Exposure to predator kairomones influences egg number and size in Littorina littorea

Jessica Raynor, Simon Rundle [STUDENT/STAFF RESEARCH COLLABORATION]

Abstract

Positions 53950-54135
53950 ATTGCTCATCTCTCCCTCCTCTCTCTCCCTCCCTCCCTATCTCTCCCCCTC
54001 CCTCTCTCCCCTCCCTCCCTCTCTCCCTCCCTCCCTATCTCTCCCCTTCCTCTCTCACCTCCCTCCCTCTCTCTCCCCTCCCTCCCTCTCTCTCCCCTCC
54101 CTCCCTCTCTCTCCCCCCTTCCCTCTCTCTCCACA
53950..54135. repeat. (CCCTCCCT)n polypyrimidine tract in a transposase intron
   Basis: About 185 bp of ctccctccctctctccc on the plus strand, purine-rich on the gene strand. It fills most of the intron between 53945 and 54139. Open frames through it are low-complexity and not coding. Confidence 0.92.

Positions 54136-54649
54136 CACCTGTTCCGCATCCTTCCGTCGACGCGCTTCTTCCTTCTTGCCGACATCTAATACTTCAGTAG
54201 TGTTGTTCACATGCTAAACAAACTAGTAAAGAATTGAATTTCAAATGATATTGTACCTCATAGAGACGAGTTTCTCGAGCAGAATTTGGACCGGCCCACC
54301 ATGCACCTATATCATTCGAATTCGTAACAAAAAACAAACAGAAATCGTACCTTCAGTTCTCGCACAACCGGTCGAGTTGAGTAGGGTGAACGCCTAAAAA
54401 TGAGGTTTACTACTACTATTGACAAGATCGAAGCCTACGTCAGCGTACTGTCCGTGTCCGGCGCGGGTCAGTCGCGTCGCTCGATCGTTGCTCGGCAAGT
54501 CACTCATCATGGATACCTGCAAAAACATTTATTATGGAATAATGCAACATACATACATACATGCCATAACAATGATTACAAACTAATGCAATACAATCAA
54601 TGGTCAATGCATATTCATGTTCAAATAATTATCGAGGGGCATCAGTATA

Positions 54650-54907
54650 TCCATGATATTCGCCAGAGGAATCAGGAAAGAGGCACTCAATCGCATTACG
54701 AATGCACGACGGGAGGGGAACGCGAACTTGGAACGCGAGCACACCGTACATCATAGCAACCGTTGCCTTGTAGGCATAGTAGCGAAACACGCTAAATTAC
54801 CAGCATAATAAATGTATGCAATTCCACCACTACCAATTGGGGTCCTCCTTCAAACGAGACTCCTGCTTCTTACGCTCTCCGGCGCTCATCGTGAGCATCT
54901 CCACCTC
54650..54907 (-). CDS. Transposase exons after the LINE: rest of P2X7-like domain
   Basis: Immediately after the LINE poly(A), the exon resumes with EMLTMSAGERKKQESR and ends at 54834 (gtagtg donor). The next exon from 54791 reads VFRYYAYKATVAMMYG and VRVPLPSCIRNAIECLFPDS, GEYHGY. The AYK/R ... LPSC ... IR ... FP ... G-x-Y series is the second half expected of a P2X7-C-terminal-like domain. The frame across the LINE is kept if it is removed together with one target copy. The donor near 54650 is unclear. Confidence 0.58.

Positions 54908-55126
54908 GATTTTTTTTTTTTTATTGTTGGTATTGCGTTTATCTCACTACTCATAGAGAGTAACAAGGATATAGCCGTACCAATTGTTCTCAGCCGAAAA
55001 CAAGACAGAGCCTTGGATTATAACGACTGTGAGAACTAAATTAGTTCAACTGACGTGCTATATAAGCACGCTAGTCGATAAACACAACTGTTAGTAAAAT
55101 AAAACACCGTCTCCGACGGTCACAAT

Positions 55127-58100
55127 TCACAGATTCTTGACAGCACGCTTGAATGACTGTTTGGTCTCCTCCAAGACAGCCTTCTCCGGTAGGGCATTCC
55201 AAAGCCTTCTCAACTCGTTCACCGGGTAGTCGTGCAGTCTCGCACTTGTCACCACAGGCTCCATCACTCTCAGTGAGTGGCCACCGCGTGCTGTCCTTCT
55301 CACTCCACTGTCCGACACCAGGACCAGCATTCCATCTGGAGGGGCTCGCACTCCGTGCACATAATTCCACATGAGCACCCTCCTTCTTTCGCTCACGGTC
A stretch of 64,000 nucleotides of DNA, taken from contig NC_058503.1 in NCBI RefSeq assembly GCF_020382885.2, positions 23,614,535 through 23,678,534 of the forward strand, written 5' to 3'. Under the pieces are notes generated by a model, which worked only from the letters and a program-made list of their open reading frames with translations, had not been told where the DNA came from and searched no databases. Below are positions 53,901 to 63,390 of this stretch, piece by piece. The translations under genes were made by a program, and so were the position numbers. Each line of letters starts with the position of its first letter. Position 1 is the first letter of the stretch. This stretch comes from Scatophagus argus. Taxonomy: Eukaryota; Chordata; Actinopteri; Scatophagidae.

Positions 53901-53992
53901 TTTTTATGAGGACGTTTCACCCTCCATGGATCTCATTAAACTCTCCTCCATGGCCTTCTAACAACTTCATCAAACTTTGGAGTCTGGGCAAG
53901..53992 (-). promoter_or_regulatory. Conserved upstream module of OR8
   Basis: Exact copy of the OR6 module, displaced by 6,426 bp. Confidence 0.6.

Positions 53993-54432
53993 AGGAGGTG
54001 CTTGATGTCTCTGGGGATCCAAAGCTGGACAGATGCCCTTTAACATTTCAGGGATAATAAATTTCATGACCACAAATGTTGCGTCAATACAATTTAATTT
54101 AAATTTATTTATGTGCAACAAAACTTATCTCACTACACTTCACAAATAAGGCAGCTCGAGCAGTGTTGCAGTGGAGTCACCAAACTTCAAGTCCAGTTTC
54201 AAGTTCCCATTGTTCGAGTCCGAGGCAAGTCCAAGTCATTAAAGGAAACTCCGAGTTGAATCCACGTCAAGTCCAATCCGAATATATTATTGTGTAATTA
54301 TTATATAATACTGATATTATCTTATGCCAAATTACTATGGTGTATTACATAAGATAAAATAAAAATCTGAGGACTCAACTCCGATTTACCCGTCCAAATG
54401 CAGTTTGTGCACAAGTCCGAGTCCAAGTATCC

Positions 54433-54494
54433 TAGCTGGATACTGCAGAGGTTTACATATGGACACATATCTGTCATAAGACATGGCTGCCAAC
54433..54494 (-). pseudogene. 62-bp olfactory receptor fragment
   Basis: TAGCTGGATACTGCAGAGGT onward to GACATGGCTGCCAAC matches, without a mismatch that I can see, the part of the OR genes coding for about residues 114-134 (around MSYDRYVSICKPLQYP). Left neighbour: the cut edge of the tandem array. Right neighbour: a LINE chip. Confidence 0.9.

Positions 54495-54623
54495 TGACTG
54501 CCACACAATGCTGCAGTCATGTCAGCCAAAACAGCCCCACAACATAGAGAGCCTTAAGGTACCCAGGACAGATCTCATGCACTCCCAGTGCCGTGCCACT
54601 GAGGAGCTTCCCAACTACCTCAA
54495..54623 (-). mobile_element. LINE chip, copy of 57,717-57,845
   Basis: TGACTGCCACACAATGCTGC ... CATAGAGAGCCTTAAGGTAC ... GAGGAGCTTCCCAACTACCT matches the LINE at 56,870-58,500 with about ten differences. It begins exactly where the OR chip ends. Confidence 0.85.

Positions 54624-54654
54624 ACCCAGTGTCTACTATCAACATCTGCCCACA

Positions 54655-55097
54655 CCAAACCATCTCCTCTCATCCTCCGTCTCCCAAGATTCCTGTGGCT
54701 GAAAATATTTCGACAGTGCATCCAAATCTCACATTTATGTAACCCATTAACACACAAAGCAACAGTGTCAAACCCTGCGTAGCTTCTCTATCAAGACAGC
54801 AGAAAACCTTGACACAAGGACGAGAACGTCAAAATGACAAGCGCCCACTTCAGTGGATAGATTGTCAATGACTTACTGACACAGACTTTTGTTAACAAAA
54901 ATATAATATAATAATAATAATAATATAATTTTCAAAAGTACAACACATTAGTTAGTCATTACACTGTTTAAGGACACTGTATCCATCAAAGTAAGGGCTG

Predator kairomones play an important role in intertidal ecosystems, but knowledge on their potential role in influencing maternal effects is lacking. The aim of this study was to test whether egg production by female Littorina littorea was influenced by short-term exposure to predator kairomones before egg laying. Laboratory populations were exposed to predator cues from the intertidal crab Carcinus maenas for nine days, and egg number, egg size, and survivorship of the offspring were measured and compared with those from reference populations. Snails exposed to predator cues produced significantly more eggs, which were also significantly smaller than those produced from mothers in control seawater, suggesting a trade-off between egg size and number. This effect was consistent over time, but egg production decreased in each treatment over the course of the study. Furthermore, eggs from the predator cue treatment had lower survivorship. These results suggest that the presence of predator kairomones in marine environments could significantly alter the reproductive investment strategies in prey species.


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